The Institute for Supply Management, formerly the Purchasing Management Association, has been formally surveying its membership since 1931 to gauge business conditions (www.ism.ws). The Goss Institute uses the same methodology as the national survey. The overall index, referred to as the Business Conditions Index, ranges between 0 and 100. An index greater than 50 indicates an expansionary economy over the course of the next three to six months. The overall index is a mathematical average of new orders, production or sales, employment, inventories and delivery lead time.

The Creighton Economic Forecasting Group has conducted the monthly survey of supply managers in Colorado, Utah, and Wyoming since 1994 to produce leading economic indicators of the Mountain States region. The Goss Institute assumed operation of the survey in August of 2008, working with NAPM-Utah (www.napmutah.org) and NAPM-Western Wyoming (http://www.ism.ws/sites/westwyoming/index.htm).

Colorado: The state’s leading economic indicator, based on a monthly survey of supply managers in the state, moved above growth neutral for February. The overall index, termed the Business Conditions Index, climbed to 58.9 from January’s 54.4. Components of the Business Conditions Index for February were new orders at 60.0, production or sales at 49.6, delivery lead time at 68.4, inventories at 56.3, and employment at 58.9. “The state’s housing sector is now stimulating overall growth in the state. Additionally, both durable and non-durable manufacturing firms experienced healthy growth for the month,” said Goss.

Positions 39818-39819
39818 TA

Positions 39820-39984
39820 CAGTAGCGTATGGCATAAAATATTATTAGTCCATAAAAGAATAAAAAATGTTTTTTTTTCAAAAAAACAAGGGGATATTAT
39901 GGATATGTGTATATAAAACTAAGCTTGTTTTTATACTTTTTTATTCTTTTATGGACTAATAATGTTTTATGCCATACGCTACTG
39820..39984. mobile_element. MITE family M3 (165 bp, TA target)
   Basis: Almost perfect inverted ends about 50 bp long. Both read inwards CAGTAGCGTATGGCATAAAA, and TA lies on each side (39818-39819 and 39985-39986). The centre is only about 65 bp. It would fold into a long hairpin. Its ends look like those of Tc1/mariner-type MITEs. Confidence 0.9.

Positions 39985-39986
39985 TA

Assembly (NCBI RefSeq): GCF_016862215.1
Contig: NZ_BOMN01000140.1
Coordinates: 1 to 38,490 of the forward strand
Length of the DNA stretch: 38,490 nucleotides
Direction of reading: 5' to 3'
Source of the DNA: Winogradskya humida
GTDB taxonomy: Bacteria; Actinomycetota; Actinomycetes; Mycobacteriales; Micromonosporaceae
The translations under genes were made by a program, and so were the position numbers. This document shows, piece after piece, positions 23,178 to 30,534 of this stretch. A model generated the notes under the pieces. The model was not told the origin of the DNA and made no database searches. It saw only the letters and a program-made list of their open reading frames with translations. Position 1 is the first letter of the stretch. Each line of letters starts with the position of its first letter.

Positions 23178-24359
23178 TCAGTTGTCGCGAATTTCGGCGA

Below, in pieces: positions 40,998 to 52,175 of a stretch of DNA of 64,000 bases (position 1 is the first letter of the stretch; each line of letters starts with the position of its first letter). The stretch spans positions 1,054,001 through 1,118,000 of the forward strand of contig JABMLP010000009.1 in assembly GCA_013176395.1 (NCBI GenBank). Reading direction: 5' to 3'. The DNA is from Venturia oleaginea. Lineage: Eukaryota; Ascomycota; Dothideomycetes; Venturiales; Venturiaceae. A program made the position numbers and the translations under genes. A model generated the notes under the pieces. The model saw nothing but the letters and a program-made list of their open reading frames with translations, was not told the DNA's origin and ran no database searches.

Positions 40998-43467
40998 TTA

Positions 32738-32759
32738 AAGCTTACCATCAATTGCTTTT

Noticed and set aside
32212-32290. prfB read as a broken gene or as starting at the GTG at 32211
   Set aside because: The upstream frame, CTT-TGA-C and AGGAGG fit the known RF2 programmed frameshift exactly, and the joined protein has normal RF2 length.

Utah: The state’s overall index, or Business Conditions Index, a leading economic indicator, once again moved above growth neutral 50.0. Based on the monthly survey of the membership of ISM-Utah (www.napmutah.org), the overall index for February declined to 54.7 from January’s 57.3. Components of the Business Conditions Index for February were new orders at 55.1, production or sales at 55.1, delivery lead time at 53.1, inventories at 56.5, and employment at 53.4. “Durable goods manufacturers including metal producers and electronic component manufacturers experienced healthy expansions for February,” said Goss.

Wyoming: The state’s leading economic indicator from a survey of supply managers in the state has now climbed above growth neutral 50.0 for 40 straight months. The index, termed the Business Conditions Index, climbed to 59.4 from January’s 53.8. Supported by NAPM-Western Wyoming (http://www.ism.ws/sites/westwyoming/index.htm), surveys over the past several months point to positive economic growth in the state economy for the first half of 2013. Components of the overall index for February were new orders at 47.8, production or sales at 55.2, delivery lead time at 48.8, inventories at 81.3, and employment at 63.9. “Growth among non-durable goods manufacturers more than offset economic pullbacks for durable goods producers for the month,” said Goss.

March results will be released on April 1, the first business day in April.

For historical data and forecasts, visit our website at:

www.ernestgoss.com or

www.outlook-economic.com

www.twitter.com/erniegoss